Jane Goodall Reflects on Working Toward Peace

As we move into this millennium it is easy to be overwhelmed by feelings of hopelessness. We humans have destroyed the balance of nature: Forests are being destroyed, deserts are spreading, there is terrible pollution of air, earth, and water. Climate is changing, people are starving. There are too many humans in some parts of the world, overconsumption in others. There is human cruelty to "man" and "beast"
alike; there is violence and war. Yet I do have hope. Let me share my four reasons.
Firstly, we have at last begun to admit to the problems that threaten the survival of life on earth. And we are problem-solving creatures. Our amazing brains have created modern technology, much of which has greatly benefited millions of people around the globe. Sadly, along with our tendency to overreproduce, it has also resulted in massive destruction and pollution of the natural world. But can we not use our awesome problem-solving ability to now find more environmentally friendly ways to conduct our business? Good news: It's already happening as hundreds of industries and businesses adopt new "green" ethics. And we must play our part-in our billions we must adopt less-harmful lifestyles. Refuse to buy products from corporations that do not conform to new environmental standards. We can change the world.
Secondly, nature is amazingly resilient. Given the chance, poisoned rivers can live again. Deforested land can be coaxed-or left-to blossom again. Animal species, on the verge of extinction, can sometimes be bred and saved from a few individuals.
My third reason for hope lies in the tremendous energy, enthusiasm, and commitment of young people around the world. Young people want to fight to right the wrongs, for it will be their world tomorrow-they will be the ones in leadership positions, and they themselves will be parents. This is why the Jane Goodall Institute started Roots & Shoots, an environmental education and humanitarian program for youth. Roots creep under the ground to make a firm foundation. Shoots seem small, but to reach light they can break brick walls. Hope-millions of roots and millions of shoots can break through, break all the problems humans have created, make change. Roots & Shoots groups, from kindergarten to college, work to make the world a better place for animals, the environment, and the human community. The central message of Roots & Shoots is that every individual matters, every individual has a role to play, every individual makes a difference.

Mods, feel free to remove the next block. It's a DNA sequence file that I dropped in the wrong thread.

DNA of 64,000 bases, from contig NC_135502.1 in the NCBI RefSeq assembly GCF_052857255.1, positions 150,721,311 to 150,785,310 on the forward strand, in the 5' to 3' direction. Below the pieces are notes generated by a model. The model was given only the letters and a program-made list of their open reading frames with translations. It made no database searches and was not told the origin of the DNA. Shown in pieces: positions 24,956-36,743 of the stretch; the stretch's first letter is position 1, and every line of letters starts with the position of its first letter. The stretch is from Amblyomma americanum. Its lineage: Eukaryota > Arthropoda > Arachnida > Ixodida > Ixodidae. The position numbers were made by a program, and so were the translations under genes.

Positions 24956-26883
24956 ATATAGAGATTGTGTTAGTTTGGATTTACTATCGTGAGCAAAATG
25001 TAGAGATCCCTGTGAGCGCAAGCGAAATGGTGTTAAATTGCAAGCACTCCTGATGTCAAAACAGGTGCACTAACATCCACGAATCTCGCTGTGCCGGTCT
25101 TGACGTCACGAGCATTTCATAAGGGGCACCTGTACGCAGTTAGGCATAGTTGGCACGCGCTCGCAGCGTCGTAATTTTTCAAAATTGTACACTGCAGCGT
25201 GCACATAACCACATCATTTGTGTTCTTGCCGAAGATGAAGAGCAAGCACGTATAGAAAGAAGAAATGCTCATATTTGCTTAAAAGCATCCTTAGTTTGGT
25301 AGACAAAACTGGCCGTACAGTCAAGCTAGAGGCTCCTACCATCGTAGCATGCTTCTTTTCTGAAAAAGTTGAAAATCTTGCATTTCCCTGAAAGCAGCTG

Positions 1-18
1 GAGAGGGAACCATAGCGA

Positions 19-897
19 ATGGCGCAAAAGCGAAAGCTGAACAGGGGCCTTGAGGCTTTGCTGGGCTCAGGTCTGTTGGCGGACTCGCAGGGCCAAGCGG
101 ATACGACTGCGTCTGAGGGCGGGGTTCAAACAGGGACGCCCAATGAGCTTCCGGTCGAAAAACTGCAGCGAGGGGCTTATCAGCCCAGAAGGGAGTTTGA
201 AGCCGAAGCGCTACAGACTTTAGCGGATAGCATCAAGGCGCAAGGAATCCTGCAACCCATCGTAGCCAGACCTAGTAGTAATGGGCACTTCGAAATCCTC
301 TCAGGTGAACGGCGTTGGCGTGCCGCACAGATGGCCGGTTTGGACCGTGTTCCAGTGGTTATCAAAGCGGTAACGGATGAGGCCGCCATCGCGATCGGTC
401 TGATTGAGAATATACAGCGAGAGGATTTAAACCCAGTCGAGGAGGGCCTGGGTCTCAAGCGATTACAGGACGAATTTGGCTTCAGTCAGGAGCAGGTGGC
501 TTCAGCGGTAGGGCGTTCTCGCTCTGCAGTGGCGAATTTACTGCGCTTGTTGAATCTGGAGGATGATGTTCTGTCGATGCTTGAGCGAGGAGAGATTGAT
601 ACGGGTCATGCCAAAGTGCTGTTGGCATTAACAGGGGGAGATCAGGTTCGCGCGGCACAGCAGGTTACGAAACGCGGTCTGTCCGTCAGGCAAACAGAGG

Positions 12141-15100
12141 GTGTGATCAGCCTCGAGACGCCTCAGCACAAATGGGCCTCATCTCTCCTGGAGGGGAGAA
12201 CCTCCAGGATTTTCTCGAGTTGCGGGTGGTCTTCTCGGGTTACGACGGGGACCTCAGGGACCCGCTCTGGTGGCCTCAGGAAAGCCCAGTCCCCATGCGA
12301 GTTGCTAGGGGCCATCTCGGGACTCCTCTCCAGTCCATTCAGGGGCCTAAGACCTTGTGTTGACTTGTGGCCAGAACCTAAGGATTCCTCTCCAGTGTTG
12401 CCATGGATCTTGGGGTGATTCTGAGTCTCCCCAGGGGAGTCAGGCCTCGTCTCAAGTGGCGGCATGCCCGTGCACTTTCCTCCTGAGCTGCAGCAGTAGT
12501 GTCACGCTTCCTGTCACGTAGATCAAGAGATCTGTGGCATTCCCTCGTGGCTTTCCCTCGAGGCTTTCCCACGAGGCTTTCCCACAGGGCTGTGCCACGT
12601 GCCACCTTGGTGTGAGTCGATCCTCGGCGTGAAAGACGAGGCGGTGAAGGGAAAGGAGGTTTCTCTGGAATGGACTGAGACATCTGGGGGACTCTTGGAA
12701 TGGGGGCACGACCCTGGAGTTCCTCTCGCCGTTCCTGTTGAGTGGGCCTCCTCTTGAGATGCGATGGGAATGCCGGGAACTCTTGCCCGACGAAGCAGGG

My fourth reason for hope lies in the indomitable nature of the human spirit. There are so many people who have dreamed seemingly unattainable dreams and, because they never gave up, achieved their goals against all the odds, or blazed a path along which others could
So let us move into this millennium with hope-with faith in ourselves, in our intellect, in our indomitable spirit. Let us develop respect for all living things. Let us try to replace violence and intolerance with understanding and compassion. And love.

A Note From Photographer Michael Collopy

When traveling, Jane shares "objects of hope" with the people she meets. Among these is a shard of limestone from Robin Island, where Nelson Mandela labored for seventeen of his twenty-two years in prison. This shard remains a potent symbol of what is possible, as Jane never thought apartheid would end without bloodshed.
Another item is a simple wooden comb made by a Tanzanian leper who lost all his fingers and toes before the disease was checked. He weaves the strands of wool with his stumps and teeth, decorating the combs so he can sell them and live with dignity instead of begging.
Perhaps the most popular object is Jane's mascot, Mr. H, the chimp shown here with the banana. Mr. H was made by Gary Haun, who lost his eyesight at twenty-five while in the U.S. Marines. Gary decided not to let his blindness spoil his life and so became a magician who performs for children. He is so
good that the children don't realize he's blind. Jane has brought Mr. H to twenty-nine countries, and he has been touched by more than 150,000 people.



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